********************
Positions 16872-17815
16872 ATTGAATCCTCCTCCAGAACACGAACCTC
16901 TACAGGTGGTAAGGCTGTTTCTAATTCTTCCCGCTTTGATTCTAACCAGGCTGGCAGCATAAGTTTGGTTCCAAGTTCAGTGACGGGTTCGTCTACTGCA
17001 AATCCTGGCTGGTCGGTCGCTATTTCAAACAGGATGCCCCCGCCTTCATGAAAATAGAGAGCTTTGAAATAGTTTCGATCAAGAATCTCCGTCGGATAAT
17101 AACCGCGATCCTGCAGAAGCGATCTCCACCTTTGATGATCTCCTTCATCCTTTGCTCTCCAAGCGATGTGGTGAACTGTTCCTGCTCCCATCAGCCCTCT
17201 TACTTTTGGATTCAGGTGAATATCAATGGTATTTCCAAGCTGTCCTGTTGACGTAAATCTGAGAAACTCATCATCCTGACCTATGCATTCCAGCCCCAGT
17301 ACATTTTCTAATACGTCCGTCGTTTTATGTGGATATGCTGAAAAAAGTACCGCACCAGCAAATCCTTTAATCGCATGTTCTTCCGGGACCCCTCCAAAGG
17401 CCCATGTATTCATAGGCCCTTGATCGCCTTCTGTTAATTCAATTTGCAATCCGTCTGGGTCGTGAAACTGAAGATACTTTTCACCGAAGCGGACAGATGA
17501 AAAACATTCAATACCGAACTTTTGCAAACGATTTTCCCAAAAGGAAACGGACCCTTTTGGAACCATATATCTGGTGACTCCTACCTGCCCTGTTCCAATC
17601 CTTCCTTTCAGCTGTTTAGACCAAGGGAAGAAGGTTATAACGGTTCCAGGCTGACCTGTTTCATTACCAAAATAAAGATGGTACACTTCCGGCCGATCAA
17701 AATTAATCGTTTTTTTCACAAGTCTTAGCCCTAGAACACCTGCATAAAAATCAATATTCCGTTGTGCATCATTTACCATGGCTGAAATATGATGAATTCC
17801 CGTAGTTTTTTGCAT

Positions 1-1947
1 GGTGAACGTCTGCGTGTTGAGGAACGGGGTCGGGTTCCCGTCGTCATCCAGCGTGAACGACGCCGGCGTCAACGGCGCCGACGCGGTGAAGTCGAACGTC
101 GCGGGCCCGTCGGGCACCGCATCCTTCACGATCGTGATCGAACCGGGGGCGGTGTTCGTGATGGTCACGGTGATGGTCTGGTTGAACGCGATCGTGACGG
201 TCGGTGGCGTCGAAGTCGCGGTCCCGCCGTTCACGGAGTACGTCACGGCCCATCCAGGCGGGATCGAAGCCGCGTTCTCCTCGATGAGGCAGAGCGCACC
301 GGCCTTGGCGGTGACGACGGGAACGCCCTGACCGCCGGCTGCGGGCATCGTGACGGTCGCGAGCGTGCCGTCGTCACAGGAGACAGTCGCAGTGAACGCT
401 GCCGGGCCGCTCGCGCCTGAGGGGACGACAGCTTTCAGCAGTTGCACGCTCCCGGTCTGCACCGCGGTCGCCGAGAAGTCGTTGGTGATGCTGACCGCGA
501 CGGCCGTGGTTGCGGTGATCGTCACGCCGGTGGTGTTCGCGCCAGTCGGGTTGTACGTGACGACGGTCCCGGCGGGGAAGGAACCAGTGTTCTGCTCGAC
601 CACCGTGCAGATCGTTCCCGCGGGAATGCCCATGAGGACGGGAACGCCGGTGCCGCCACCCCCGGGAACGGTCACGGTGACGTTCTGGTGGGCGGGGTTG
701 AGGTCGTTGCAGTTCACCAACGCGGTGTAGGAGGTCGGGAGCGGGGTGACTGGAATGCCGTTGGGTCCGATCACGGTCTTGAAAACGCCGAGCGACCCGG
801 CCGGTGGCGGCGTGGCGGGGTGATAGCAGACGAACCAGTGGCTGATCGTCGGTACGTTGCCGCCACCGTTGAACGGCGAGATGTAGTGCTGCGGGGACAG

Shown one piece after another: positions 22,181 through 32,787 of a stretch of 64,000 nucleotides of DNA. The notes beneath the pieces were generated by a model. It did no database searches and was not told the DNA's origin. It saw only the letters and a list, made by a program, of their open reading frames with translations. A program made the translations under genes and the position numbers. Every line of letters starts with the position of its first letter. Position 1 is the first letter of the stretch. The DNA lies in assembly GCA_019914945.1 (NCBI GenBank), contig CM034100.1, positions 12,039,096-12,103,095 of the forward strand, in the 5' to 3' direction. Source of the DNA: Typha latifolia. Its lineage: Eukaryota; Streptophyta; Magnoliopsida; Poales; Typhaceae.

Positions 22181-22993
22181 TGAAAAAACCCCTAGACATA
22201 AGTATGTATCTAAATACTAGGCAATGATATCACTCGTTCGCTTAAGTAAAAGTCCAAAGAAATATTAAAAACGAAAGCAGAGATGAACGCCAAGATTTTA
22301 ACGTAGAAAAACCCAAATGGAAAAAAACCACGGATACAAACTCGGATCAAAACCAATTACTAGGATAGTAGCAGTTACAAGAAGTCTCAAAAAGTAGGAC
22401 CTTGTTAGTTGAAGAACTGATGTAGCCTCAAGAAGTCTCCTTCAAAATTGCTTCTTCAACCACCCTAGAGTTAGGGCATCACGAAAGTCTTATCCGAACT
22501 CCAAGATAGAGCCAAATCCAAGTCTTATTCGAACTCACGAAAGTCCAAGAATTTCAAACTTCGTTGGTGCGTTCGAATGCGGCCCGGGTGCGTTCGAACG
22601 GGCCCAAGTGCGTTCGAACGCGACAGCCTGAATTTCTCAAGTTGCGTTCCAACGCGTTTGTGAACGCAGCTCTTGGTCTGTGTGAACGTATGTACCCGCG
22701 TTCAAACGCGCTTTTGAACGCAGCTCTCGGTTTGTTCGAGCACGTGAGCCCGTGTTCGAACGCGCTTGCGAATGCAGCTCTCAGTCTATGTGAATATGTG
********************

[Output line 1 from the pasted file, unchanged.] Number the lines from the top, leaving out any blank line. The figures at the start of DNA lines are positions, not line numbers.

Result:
Positions 16872-17815